India Home Minister Shinde visits Hyderabad blast site
India's Home Minister Sushil Kumar Shinde has visited the sites of two blasts in the city of Hyderabad in which 16 people were killed.
Mr Shinde said Thursday's bombs had been planted on bicycles 150m (500ft) apart near a crowded fruit market.
No group has yet said it carried out the attack, which also left 117 people injured.
Major Indian cities are on alert as police investigating the blasts have detained a man for questioning.
On Friday, Mr Shinde visited the sites of the blast in the Dilsukhnagar area, a busy commercial and education hub, as well as visiting some of the injured in hospital.
Asked who he thought could be behind the blasts, Mr Shinde said: "At this moment we cannot say anything. The matter is under investigation."
On Thursday Mr Shinde told reporters in Delhi that authorities had received intelligence about possible attacks in the country but no specific information as to where or when they might occur.
The explosions hit the busy Dilsukhnagar neighbourhood, which is crowded with cinemas, shops, restaurants and one of India's largest fruit and vegetable markets.
Senior police officer V Dinesh Reddy told the Associated Press news agency that improvised explosive devices had been used.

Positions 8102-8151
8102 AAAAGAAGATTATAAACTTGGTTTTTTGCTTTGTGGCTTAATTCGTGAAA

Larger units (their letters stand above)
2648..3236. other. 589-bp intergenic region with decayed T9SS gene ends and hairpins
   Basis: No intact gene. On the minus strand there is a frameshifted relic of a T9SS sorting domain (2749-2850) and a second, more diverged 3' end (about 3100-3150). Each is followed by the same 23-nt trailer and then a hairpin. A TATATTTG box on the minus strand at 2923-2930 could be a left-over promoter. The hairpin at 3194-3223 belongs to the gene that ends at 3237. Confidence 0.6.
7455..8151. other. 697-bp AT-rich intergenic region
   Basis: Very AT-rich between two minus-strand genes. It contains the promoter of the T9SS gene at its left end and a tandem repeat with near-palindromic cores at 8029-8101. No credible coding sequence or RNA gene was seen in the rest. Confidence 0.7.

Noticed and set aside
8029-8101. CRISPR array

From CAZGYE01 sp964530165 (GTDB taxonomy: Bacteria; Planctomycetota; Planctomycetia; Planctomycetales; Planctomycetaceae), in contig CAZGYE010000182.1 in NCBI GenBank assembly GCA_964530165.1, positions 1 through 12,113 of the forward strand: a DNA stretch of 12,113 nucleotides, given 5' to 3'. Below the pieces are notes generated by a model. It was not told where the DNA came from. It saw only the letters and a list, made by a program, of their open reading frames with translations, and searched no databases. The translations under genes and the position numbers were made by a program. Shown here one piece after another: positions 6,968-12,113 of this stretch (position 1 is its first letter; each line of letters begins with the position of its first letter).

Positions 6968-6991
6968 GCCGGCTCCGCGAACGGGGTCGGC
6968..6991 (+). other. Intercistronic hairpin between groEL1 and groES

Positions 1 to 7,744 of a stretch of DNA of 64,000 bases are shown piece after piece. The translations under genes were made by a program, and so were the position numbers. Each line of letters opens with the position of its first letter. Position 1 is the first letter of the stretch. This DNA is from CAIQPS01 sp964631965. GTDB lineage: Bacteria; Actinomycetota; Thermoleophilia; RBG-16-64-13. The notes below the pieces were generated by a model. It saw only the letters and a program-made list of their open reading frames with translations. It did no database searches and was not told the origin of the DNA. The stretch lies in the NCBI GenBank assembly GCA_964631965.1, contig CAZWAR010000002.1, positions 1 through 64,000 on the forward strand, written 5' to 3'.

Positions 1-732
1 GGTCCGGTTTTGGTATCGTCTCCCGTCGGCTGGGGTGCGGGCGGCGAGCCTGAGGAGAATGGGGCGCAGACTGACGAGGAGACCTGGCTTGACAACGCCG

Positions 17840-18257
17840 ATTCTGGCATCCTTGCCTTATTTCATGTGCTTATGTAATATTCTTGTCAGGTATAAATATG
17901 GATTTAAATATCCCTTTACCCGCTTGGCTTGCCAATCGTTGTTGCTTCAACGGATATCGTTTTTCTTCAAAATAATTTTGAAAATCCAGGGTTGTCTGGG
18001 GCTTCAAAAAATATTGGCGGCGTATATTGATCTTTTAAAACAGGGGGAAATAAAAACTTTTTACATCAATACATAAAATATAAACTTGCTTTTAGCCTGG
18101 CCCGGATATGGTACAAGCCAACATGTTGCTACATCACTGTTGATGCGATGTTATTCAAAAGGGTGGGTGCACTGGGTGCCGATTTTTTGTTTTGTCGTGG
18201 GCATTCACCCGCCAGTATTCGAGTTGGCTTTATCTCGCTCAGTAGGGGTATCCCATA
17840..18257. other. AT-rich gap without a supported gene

Prime Minister Manmohan Singh called the explosions a "dastardly attack" and said the "guilty will not go unpunished".
Mumbai and the rest of Maharashtra state have been put on high alert following the blasts, with measures such as increased police presence on the streets and random vehicle searches.
Meanwhile, Australia's cricket team says it has held talks with Indian authorities about its players' safety in the wake of the bombings. The second Test of the India-Australia series is due to start in Hyderabad on 2 March.
The blast is the first major attack in India since a September 2011 bombing outside Delhi's High Court killed 13 people.
There have been at least nine attacks on the city since 1992, including twin explosions in 2007 that killed more than 40 people.
The city has a sizeable Muslim minority, is a stronghold of the Muslim political party, MIM, and has a long history of religious tension, says the BBC's Soutik Biswas in Delhi.
He says religious tensions grew from the 1980s and 1990s with Hindus and Muslims moving out of mixed areas into community ghettos.